Saxophonist Dave Liebman and jazz-tango bassist Pablo Aslan in Chicago | Bleader

Saxophonist Dave Liebman and jazz-tango bassist Pablo Aslan in Chicago


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Dave Liebman
  • Naoki Hayashi
  • Dave Liebman
Few jazz saxophonists over the course of the last four decades have been as powerful, prolific, and adaptable as Dave Liebman, a furiously talented technician who first made his mark as an energetic blower in the early 70s electric bands of Miles Davis—that's him blowing astringent, tireless lines on albums like On the Corner, Dark Magus, and Get Up With It. In the years since, he's demonstrated facility in just about every contemporary jazz style—namely fusion, free jazz, and postbop—although his sound owes its greatest debt to John Coltrane. Liebman makes a rare Chicago visit on Saturday, when he plays the Green Mill with a strong local band: pianist Jim Trompeter, bassist Kelly Sill, and drummer Joel Spencer.

I've always had mixed feelings about Liebman. Although his technique and improvisational vigor is beyond reproach, in certain contexts I find his music uninspired and too bogged down in postbop formalism. Yet in other settings his playing knocks me out. This morning I listened to Renewal (Hatology), a fantastic 2008 album he co-led with fellow saxophonist Ellery Eskelin, featuring bassist Tony Marino and drummer Jim Black. He and his fellow reedist comprise a formidable front line, but their collective skill never overshadows an impressive rapport and level of interaction, and the group fearlessly covers plenty of stylistic terrain—free bop, blues, the Eric Dolphy classic "Out There," simmering balladry. Liebman is also fearless in going head-to-head with the singular British free-jazz saxophonist Evan Parker, as he did on the 2009 trio album Relevance (Red Toucan), with drummer Tony Bianco. On two set-length pieces the reedists unspool rigorous extended solos and astutely braid together complementary, quicksilver lines; unsurprisingly, Parker more explicitly draws upon his jazz foundations than he does in most of his free-improv work. On his 2005 album, The Distance Runner (Hatology), Liebman proves adept at one of Parker's preferred contexts, playing a solo concert. While his improvisations here emerge from compositions—including takes on Sidney Bechet's "Petite Fleur" and Coltrane's "Peace on Earth"—Liebman does experiment with episodic forms (and spectral tape backing featuring electronically processed sax sounds) on "Time Immemorial: Before, Then, Now, After," and free-jazz intensity and extended technique on "Colors: Red, Gray, Yellow."

Earlier this year Liebman and his long-running collective Quest—with pianist Richie Beirach, bassist Ron McClure, and drummer Billy Hart—released Circular Dreaming (Enja), which focuses on the 60s work of Davis. Both he and Beirach contributed an original piece inspired by the trumpeter, but most of the album consists of classic tunes that saxophonist Wayne Shorter wrote for the Davis Quintet, and Quest reconfigures them—changing the tempo of "Footprints" into a brisk 4/4 from the original's patient 6/8, and bringing a more bluesy, swing feel to "Nefertiti." Below you can check out the group's version of "Pinocchio."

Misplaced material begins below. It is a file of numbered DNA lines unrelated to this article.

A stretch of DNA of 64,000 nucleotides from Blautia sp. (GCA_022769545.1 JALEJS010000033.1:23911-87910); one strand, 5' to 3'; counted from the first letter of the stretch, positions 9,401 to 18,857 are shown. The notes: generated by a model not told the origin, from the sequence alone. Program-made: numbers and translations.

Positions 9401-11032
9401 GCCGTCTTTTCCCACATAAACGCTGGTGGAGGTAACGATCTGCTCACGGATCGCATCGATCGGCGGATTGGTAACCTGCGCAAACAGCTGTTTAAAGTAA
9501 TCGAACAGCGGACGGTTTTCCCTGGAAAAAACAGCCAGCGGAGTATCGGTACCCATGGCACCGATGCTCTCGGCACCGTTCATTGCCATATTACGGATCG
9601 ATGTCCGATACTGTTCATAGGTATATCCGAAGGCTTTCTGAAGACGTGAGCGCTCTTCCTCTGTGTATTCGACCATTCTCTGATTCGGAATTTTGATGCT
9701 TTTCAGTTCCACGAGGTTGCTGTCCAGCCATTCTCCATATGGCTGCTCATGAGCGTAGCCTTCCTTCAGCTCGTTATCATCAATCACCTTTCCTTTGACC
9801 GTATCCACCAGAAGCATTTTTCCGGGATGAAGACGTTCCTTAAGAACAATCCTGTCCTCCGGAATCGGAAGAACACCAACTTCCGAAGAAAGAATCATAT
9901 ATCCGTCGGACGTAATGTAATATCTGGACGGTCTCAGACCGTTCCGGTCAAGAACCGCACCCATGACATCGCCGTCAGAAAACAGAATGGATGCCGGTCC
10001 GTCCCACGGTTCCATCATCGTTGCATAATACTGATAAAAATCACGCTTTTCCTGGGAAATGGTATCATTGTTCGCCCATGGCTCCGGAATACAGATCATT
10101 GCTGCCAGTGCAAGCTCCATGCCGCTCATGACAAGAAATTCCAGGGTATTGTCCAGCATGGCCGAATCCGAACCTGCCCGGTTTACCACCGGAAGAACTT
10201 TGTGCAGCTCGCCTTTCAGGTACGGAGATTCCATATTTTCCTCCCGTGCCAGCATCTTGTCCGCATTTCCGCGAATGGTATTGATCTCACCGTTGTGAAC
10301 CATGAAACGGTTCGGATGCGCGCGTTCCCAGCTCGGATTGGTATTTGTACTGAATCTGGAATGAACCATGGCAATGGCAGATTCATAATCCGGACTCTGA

Pablo Aslan
  • courtesy of Pablo Aslan
  • Pablo Aslan
Every spring the University of Chicago Contempo series presents an intriguing concert pairing a jazz-related ensemble with a contemporary classical work. This weekend the terrific jazz-tango band led by Argentine bassist Pablo Aslan will play a set, followed preceded by a performance of Jorge Liderman's opera Antígona Furiosa, performed by three pianists (Winston Choi, Lisa Kaplan, and Adam Marks), three percussionists (David Skidmore, Doug Perkins, and Robert Dillon), and three vocalists (mezzo-soprano Julia Bentley, tenor Benjamin Robinson, and baritone Ricardo Rivera). The program happens Saturday night and Sunday afternoon at the Logan Center for the Arts.

As heard on his terrific 2010 album, Tango Grill (Zoho), Aslan has developed a gripping sound that combines the nuevo tango approach of Astor Piazzolla with rigorous improvisation—although he moved to the U.S. when he was just 18 to study jazz, he's become a master of his homeland's signature style since relocating here. For his latest recording, last year's Piazzolla in Brooklyn (Soundbrush), he and his quintet tackled Piazzolla's obscure 1959 album Take Me Dancing, with the bandoneon master cut in New York with jazz greats like vibist and pianist Eddie Costa, bassist George Duvivier, and guitarist Barry Galbraith. According to Fernando Gonzalez's liner notes for Aslan's recording, Piazzolla considered the album "a monstrosity" and a "sin," and indeed it has a facile, superficial quality that results from forcing a stylistic marriage without proper understanding and preparation. Still, it was a good idea, and one that Piazzolla would return to later in his career with much better results.

Aslan thought the record was awful the first time he heard it too, but it stuck with him, and Piazzolla in Brooklyn was his effort to correct the original's problems. The fusion of tango and jazz is much more fluid and integrated, the performances extended with meaningful improvisations from a terrific band. The group he leads this weekend is totally different from the one on the recording, but it's no less terrific, including trumpeter Diego Urcola and pianist Emilio Solla. Below you can check out "Oscar Peterson," a Piazzolla original featured on Aslan's recent album.

Today's playlist:

Curtis Macdonald, Community Immunity (Greenleaf)
Fredrik Nordström Quintet, No Sooner Said Than Done (Moserobie)
Guardian Alien, See the World Given to a One Love Entity (Thrill Jockey)
Spirogyra, A Canterbury Tale (Castle)
Joel Grip, Pickelhaube (Umlaut)

Peter Margasak writes about jazz every Friday.


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